In an age where morality requires economic justification, it is a compelling task to explicate the deeper affecting implications of moral judgment than its mere financial costs. In this chapter, we explore the emotional, behavioral, and cognitive ramifications of moral leadership at both the individual and macro organizational levels; specifically, by summoning literature on leadership, affect, and organizational justice to build a conceptual model of affect and interactional justice in moral leadership. The aim of the model is to extend current theoretical frameworks and highlight the important ramifications that moral decision-making has on employee and organizational welfare including that of the decision maker. The chapter concludes with a call for research comparing moral and immoral leadership in terms of different influence and strategy processes adopted by leaders and their followers’ attributions, emotions, attitudes, and behaviors.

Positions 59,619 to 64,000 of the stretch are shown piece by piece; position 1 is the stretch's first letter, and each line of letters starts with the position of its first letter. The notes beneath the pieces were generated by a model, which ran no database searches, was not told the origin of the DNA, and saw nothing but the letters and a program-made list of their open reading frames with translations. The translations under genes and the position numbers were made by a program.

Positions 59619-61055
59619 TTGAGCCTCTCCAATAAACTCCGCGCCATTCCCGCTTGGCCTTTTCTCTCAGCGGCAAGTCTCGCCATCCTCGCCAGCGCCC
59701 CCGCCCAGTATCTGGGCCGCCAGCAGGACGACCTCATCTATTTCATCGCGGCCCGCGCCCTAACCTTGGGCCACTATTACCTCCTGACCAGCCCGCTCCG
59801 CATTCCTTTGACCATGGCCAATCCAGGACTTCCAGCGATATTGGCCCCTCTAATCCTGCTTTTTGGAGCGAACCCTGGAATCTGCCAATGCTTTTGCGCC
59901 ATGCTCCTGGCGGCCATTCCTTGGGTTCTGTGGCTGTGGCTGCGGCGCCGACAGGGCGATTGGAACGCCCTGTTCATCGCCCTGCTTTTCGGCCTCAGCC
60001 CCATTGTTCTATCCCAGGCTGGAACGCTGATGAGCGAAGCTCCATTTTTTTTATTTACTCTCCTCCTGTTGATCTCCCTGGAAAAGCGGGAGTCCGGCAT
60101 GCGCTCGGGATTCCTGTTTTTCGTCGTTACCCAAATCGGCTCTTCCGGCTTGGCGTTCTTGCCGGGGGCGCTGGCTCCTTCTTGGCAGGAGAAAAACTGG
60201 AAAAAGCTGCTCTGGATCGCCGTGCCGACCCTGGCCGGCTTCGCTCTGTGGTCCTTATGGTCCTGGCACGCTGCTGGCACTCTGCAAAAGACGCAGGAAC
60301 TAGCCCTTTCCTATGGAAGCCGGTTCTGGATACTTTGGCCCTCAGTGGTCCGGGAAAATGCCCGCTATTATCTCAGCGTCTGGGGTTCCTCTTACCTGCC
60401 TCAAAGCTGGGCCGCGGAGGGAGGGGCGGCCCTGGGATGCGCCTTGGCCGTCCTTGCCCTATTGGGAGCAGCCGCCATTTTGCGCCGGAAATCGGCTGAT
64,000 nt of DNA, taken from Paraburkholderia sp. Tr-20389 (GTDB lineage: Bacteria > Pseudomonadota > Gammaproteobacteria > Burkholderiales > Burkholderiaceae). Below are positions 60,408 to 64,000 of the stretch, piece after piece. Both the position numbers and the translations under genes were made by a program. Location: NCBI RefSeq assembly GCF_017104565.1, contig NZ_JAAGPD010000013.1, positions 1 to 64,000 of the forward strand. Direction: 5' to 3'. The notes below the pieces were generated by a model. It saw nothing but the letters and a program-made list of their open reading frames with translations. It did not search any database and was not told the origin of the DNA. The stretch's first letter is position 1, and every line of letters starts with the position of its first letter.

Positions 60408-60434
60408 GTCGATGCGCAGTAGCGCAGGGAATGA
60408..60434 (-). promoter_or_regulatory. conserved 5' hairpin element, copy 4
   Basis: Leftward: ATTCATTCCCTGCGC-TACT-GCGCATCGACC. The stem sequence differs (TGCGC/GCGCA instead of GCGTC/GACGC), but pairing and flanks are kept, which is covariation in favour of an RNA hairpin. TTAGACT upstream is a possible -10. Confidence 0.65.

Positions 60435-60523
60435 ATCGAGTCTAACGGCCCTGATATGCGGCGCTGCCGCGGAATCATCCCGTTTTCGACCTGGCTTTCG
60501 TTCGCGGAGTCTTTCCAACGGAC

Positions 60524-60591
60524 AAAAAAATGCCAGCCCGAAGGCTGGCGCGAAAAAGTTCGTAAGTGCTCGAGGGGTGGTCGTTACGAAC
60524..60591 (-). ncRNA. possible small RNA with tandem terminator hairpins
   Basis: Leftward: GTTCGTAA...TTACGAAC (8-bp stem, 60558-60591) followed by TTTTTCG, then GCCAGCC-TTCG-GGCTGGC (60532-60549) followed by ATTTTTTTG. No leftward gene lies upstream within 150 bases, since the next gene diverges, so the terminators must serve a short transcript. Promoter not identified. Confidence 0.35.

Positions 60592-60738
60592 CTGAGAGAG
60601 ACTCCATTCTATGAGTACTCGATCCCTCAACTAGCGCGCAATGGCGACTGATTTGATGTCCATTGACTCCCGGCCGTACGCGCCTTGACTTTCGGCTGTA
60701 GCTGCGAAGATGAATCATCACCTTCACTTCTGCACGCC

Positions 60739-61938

Härtel, C.E.J. and Ganegoda, D.B. (2008), "Chapter 7 Role of affect and interactional justice in moral leadership", Zerbe, W.J., Härtel, C.E.J. and Ashkanasy, N.M. (Ed.) Emotions, Ethics and Decision-Making (Research on Emotion in Organizations, Vol. 4), Emerald Group Publishing Limited, Bingley, pp. 155-180. https://doi.org/10.1016/S1746-9791(08)04007-8
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